If you use a round that’s too small, it will most likely not kill the animal with a single shot, which is inhumane and ineffective. If you choose a round that’s too large, it could destroy so much of the animal that it’s no good for eating.
Most big game animals can be hunted with a big game rifle round like .270, .308, or .30-06. On the other hand, it’s more common to hunt small game animals with smaller rounds like .22LR, .22 magnum, .17 HMR, or various shotgun shell choices.
Different Hunting Locations
Although big game and small game can certainly co-exist in the same habitat, most hunters won’t hunt big game and small game in the same location.
While deer can exist in suburban backyards, animals like moose, elk, and others usually live in more remote areas. As such, a big game hunting trip can be a multi-day affair. Additionally, since you use larger rounds to hunt big game, you’ll need to be rather far from civilization in order to hunt safely, unless you choose archery.
And one last thing about hunting locations – it’s usually not feasible to hunt big game and small game simultaneously. If you take a shot at a small game animal while you’re out looking for big game, you’ll most likely spook the larger animals in the area. So even if you happen to do all your hunting in the same area, it’s not ideal to do both your big game and small game hunting at the same time.
Different Hunting Yield
A big game animal will usually yield a significant amount of usable meat. Some large animals provide enough meat for half a year or more. In contrast, small game animals are usually only enough for a meal or two.
So if you’re hunting for meat, big game hunting is more efficient. You can get a hearty supply of game meat in a single hunting trip. Whereas small game hunting will require several hunting trips to fill your freezer, and it may be tricky to get enough meat for even half a year in a single hunting season, depending on where you live and the length of your hunting season.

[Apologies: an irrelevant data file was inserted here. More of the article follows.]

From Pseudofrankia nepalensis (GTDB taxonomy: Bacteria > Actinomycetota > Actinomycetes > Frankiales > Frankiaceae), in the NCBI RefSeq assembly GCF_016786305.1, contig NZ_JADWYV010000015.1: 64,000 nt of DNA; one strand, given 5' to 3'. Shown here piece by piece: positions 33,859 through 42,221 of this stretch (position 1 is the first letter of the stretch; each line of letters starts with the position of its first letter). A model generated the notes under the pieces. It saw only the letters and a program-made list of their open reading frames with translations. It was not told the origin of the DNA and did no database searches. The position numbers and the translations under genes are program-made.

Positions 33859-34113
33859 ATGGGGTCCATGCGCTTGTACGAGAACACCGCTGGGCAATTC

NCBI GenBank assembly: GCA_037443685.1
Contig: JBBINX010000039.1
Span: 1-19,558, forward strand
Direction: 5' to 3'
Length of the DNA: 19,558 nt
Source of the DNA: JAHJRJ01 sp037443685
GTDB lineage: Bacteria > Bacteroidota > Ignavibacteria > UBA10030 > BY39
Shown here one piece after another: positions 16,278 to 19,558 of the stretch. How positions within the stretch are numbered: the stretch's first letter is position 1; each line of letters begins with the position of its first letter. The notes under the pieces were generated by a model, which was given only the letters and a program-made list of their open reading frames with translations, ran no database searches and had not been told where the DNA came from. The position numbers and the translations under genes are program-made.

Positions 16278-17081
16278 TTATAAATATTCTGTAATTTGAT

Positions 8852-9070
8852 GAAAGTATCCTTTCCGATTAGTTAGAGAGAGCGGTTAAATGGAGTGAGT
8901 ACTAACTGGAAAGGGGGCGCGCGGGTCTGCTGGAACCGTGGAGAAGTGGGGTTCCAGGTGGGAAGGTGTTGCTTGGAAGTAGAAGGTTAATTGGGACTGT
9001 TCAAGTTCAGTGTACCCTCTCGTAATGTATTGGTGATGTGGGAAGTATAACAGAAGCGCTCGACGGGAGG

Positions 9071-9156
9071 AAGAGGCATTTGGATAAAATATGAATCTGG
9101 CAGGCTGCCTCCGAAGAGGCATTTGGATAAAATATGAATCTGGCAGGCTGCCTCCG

Which type of hunting is for you?
If you’ve already chosen which animal you want to hunt, hopefully this helped clear up which hunting license you need and what type of hunting round will work best.
If you’re still deciding what you’d like to hunt, consider what you want to get from your hunting trips. Are you looking for a lot of meat? Do you have the time for multiple hunting trips? What kind of firearm would you prefer to shoot?
All these things factor into whether you opt for big game hunting or small game hunting. In either case, hunting is challenging and rewarding. And it’s well worth the time and effort to make an informed decision, so that you get the most enjoyment from your time in the field.
About the Author:
Mr. Montgomery can be seen enjoying his downtime at the range and experimenting with finding new ways to deliver information on the Internet via his blog here, and inform people on their rights, as well as spread awareness and debunk discursive takes on firearm ownership in the USA and overseas as well.